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Quickstart

Objectives

The goal of this quickstart is to set up the AppSec Component to safeguard web applications running on Nginx. We'll deploy a set of rules designed to block well-known and currently exploited vulnerabilities. Additionally, we'll show how to monitor these alerts through the console.

Pre-requisites

  1. If you're new to the AppSec Component or Web Application Firewalls, start with the Introduction for a better understanding.

  2. It's assumed that you have already installed:

    • Crowdsec Security Engine: for installation, refer to the QuickStart guide. The AppSec Component, which analyzes HTTP requests, is included within the security engine.
    • Nginx and its Remediation Component: installation instructions are available in the QuickStart guide. This component intercepts HTTP requests at the webserver or reverse-proxy level and forwards them to the AppSec Component for analysis and action.

AppSec Component Setup

Collection installation

To begin setting up the AppSec Component, the initial step is to install a relevant set of rules. We will utilize the crowdsecurity/appsec-virtual-patching collection, which offers a wide range of rules aimed at identifying and preventing the exploitation of known vulnerabilities. This collection is regularly updated to include protection against newly discovered vulnerabilities. Upon installation, it receives automatic daily updates to ensure your protection is always current.

On the machine where the Security Engine is installed, just execute the following command:

info

You can always view the content of a collection on the hub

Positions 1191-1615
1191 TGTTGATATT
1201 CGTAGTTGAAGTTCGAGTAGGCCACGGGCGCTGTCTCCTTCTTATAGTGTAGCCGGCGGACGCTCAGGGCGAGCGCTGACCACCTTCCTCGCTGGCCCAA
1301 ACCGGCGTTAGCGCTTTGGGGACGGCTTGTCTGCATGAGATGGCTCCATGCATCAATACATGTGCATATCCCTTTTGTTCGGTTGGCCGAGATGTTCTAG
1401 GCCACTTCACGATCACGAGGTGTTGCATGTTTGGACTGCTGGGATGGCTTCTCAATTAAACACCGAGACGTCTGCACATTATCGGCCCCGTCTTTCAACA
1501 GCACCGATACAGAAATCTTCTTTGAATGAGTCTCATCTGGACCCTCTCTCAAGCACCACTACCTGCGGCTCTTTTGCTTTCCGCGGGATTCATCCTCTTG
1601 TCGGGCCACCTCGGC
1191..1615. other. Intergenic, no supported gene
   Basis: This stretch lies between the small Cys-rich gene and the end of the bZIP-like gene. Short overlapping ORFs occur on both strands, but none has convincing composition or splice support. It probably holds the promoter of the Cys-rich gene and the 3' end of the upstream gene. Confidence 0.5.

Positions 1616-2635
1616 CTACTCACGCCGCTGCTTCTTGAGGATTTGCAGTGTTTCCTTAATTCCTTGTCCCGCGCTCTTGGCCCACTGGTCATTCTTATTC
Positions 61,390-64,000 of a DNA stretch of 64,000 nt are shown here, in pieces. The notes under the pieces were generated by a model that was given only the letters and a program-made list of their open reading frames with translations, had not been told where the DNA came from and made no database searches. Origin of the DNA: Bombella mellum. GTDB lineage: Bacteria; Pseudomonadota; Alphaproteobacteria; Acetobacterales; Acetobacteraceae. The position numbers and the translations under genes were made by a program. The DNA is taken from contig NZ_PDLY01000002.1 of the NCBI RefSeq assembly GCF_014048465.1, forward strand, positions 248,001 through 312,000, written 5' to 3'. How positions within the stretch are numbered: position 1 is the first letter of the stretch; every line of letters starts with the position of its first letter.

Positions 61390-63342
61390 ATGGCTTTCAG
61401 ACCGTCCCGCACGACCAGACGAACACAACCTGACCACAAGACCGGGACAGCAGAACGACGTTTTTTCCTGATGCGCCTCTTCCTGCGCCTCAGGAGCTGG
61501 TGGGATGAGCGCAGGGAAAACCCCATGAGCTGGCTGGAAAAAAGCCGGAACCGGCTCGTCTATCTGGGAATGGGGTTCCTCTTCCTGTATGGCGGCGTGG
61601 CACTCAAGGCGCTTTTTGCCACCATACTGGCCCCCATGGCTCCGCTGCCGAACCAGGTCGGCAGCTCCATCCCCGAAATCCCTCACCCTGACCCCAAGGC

sudo cscli collections install crowdsecurity/appsec-virtual-patching

Executing this command will install the following items:

Setup the acquisition

Having installed the required components, it's time to configure the CrowdSec Acquisition to connect the Application Security Component with our Nginx web server. This configuration allows our Nginx server to send requests to the AppSec Component for evaluation and decision-making.

  • Create the /etc/crowdsec/acquis.d/ directory with mkdir -p /etc/crowdsec/acquis.d/ (if it doesn't exist on your machine)
  • Put the following content in /etc/crowdsec/acquis.d/appsec.yaml :
/etc/crowdsec/acquis.d/appsec.yaml
appsec_config: crowdsecurity/virtual-patching
labels:
type: appsec
listen_addr: 127.0.0.1:7422
source: appsec

The two important directives in this configuration file are:

  • appsec_config is the name of the AppSec configuration that was included in the collection we just installed.
  • the listen_addr is the IP and port the AppSec Component will listen to.
info

You can find more about the supported options for the acquisition here

You can now restart CrowdSec:

sudo systemctl restart crowdsec
(Optional) Manually testing the AppSec Component with curl

Before we proceed with configuring the Remediation Component, let's verify that all our current setups are functioning correctly.

  1. Create a Remediation Component (Bouncer) API Key:
sudo cscli bouncers add test_waf -k this_is_a_bad_password
API key for 'test_waf':

this_is_a_bad_password

Please keep this key since you will not be able to retrieve it!
  1. Emit a legitimate request to the AppSec Component:
curl -X POST localhost:7422/ -i -H 'x-crowdsec-appsec-uri: /test' -H 'x-crowdsec-appsec-ip: 42.42.42.42' -H 'x-crowdsec-appsec-host: foobar.com' -H 'x-crowdsec-appsec-verb: POST' -H 'x-crowdsec-appsec-api-key: this_is_a_bad_password'

Which will give us an answer such as:

HTTP/1.1 200 OK
Date: Tue, 30 Jan 2024 15:43:50 GMT
Content-Length: 36
Content-Type: text/plain; charset=utf-8